These are the SF neighborhoods where 2018 prices went up and down the most


  • 1bade 920x920 These are the SF neighborhoods where 2018 prices went up and down the most

    Lone Mountain’s median went up over 50% this year. This home sold for $1.675K in September after listing in August for $1.495K

    Lone Mountain’s median went up over 50% this year. This home sold for $1.675K in September after listing in August for $1.495K


    Photo: Redfin/MLS

  •  These are the SF neighborhoods where 2018 prices went up and down the most

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Lone Mountain’s median went up over 50% this year. This home sold for $1.675K in September after listing in August for $1.495K

Lone Mountain’s median went up over 50% this year. This home sold for $1.675K in September after listing in August for $1.495K



Photo: Redfin/MLS


Which neighborhood experienced the highest gain in year-over-year median sales price (over 50 percent!) and which neighborhood experienced the biggest decline? These 2018 real estate figures might surprise you.

Mixed results


Traditional wisdom says the lower-priced neighborhoods have the most room to grow. But San Francisco real estate regularly thumbs its nose at tradition. 2018 was no different.

Among the top 10 areas for year-over-year appreciation, we see both formerly less expensive neighborhoods and neighborhoods that have always been expensive.

For an example of the latter, take Presidio Heights. Here we see a location that was one of the city’s priciest sales in 2017, when the median sale price was $3.610 million. Yet based on 40 transactions, Presidio Heights prices grew almost 25 percent year-over-year, landing at a median of $4.5 million.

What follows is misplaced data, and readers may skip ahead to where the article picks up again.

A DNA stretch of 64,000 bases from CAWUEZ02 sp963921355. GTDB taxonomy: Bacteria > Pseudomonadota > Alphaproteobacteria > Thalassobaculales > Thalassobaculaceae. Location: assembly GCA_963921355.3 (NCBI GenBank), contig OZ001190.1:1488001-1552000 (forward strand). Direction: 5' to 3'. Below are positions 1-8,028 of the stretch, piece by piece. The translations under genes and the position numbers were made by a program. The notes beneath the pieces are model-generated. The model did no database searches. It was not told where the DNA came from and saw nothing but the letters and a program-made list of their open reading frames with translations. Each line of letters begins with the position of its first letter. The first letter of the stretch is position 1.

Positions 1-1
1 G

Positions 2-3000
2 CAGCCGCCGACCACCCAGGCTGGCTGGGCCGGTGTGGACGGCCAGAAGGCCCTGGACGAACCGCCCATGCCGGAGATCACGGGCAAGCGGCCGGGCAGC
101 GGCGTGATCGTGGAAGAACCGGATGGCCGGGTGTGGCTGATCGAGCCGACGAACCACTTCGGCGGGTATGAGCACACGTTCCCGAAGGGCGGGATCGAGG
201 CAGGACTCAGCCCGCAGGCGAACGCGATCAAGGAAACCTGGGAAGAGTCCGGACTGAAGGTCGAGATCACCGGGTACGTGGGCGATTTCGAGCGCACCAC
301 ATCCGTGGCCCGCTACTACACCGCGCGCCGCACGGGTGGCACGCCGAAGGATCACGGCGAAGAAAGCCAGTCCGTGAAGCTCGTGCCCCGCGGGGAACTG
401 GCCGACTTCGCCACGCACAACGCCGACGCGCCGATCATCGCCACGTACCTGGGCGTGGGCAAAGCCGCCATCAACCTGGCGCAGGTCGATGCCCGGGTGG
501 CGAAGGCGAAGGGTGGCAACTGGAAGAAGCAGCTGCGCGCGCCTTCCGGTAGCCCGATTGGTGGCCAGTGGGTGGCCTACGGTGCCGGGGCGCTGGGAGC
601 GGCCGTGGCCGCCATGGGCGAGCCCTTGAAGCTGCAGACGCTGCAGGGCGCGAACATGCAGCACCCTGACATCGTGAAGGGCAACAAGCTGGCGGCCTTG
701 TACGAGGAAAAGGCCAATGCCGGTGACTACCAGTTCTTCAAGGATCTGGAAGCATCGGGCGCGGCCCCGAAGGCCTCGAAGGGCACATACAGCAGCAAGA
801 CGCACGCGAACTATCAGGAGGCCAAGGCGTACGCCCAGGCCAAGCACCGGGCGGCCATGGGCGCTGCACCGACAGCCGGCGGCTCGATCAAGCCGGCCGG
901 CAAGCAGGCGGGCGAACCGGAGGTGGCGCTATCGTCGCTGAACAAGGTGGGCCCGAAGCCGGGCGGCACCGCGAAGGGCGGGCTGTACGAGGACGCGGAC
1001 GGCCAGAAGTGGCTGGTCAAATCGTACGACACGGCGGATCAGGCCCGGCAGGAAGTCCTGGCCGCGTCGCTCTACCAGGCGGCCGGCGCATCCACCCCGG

Pricey performance 

Neighborhoods with “heights” or “wood” in them are among S.F.’s most expensive, having established themselves early in the city’s history as wealthy enclaves.

Some of these traditionally pricey neighborhoods like Presidio Heights (up 24.58 percent), Sea Cliff (up 11.11 percent) and St. Francis Wood (up 3.81 percent) all gained in sales price.

Meanwhile, Pacific Heights, despite hosting the most expensive sale of the year (2920 Broadway closed in October for $39 million), posted a decline in price — down 7.9 percent from 2017.

Clarendon Heights is also down, 14.48 percent. This is the steepest drop of any neighborhood on the list.

The biggest positive gain, year-over-year

Lone Mountain is 2018′s biggest winner in terms of appreciation. It demonstrates that sometimes a less pricey neighborhood will experience more dramatic growth since there’s room to grow in the first place. In 2017, Lone Mountain recorded a median sale of $1.385 million. In 2018, based on 16 transactions, that median increased an eye-popping 57.40 percent.

Now the median for Lone Mountain sits at $2.18 million.

Mt. Davidson Manor and Ingleside Terrace also gained considerable appreciation: 27.23 percent and 25.36 percent, respectively.

The gallery above offers more in-depth infographics from the PropertyShark study used to compose this article, as well as a few of the homes sold in SF’s most (and least) appreciated neighborhoods for 2018.


What’s on tap for 2019? Now’s the time to make your predictions. With San Francisco, anything goes.

Anna Marie Erwert writes from both the renter and new buyer perspective, having (finally) achieved both statuses. She focuses on national real estate trends, specializing in the San Francisco Bay Area and Pacific Northwest. Follow Anna on Twitter: @AnnaMarieErwert


Article source: https://www.sfgate.com/realestate/article/San-Francisco-real-estate-2018-biggest-gains-13475071.php

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